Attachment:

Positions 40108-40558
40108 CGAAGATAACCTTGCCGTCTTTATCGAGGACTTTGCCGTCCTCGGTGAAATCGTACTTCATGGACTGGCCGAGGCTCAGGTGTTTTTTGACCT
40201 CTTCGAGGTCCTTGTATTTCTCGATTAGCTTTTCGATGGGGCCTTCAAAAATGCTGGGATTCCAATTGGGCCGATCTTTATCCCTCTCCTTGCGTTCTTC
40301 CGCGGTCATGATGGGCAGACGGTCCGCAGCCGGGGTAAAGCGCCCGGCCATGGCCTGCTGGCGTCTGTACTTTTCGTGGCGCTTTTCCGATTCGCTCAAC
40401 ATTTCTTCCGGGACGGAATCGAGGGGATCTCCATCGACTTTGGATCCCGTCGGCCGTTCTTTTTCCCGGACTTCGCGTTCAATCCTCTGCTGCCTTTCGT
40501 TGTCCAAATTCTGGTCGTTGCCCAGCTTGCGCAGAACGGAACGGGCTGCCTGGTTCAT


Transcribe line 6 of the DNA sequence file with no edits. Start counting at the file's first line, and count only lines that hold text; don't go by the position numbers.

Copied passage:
40501 TGTCCAAATTCTGGTCGTTGCCCAGCTTGCGCAGAACGGAACGGGCTGCCTGGTTCAT